Neither shall we arrive at any fixed angle of side clearance or top rake for a cutting tool, inasmuch as that it depends to a considerable extent on the form and rigidity of the machine used, the nature of the cut, etc.

The operations of milling, drilling, and tapping, as well as nearly all similar operations, will require the same observation and experiment to arrive at the best, most efficient, and economical speeds, in view of the individual conditions governing the work.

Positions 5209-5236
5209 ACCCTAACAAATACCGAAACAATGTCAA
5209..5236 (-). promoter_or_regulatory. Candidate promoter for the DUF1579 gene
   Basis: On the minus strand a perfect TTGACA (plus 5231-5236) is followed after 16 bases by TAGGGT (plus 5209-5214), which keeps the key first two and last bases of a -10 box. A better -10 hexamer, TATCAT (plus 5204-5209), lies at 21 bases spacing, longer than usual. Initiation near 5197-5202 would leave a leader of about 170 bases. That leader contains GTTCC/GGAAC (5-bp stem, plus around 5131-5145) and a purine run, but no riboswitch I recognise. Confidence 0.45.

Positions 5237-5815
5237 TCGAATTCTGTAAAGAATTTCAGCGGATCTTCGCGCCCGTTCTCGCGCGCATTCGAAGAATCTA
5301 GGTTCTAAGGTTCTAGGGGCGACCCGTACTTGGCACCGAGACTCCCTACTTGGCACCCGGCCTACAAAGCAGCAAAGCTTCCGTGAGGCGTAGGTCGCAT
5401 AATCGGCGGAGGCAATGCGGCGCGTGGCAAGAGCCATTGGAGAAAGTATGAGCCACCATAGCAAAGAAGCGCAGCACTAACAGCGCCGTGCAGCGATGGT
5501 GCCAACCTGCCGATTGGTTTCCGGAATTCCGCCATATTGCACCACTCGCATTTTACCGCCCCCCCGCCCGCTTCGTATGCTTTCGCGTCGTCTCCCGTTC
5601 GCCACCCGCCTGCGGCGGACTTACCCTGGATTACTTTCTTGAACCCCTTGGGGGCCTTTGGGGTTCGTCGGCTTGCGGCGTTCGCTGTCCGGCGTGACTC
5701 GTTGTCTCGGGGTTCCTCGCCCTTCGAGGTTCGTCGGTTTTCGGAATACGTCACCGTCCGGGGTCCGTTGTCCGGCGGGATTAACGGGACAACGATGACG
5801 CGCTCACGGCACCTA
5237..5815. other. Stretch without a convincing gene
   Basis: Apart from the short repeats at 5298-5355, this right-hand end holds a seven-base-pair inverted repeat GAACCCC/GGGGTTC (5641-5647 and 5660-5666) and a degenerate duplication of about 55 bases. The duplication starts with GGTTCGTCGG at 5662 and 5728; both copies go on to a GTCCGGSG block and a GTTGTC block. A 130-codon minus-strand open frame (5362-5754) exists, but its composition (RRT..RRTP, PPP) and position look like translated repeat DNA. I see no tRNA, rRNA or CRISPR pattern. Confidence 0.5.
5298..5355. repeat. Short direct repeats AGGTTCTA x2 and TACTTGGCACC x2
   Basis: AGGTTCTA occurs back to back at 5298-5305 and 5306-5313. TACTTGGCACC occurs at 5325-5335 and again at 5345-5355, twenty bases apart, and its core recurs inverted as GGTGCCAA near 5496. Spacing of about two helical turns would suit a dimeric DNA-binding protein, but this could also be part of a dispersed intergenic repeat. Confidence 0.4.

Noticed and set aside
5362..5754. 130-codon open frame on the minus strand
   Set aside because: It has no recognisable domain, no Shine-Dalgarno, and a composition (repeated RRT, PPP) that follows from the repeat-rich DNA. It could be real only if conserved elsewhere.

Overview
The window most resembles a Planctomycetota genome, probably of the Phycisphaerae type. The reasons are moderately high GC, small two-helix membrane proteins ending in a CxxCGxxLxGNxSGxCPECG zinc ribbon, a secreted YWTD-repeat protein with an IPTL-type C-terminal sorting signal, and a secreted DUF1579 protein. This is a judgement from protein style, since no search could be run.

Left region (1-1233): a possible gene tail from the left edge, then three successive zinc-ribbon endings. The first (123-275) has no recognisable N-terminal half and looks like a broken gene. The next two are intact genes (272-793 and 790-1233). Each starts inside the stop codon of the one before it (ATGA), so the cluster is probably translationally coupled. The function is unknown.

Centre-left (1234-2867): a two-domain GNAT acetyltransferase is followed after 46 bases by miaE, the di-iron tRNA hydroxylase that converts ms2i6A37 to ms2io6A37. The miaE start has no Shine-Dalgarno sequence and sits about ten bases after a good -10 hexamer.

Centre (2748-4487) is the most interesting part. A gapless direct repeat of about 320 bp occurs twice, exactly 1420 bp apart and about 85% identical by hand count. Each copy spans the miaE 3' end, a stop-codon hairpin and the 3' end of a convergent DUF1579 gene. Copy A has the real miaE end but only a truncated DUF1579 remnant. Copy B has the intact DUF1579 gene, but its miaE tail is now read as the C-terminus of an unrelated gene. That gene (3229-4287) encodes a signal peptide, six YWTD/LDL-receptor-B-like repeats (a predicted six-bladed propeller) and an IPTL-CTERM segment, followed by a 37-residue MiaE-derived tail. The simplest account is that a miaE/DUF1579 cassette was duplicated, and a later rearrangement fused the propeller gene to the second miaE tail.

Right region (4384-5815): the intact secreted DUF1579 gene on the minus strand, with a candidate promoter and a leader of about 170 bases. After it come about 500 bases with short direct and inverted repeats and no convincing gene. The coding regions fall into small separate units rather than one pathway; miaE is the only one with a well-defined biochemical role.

Where the work is heavy enough to warrant it, there should be shop tracks, let in flush with the floor level, upon which should run shop cars of such dimensions and weights as their loads may demand, and of such form as may be necessary to adapt them to the particular form and character of the stock and material to be handled. For this purpose they may be provided with racks, shelves, trays, boxes, crates, etc., as may be needed; these accessories being readily removable so that others may be substituted. In a factory of several floors, the elevators connecting them should be provided with similar tracks, so that cars may be conveniently run upon them and taken to any desired floor.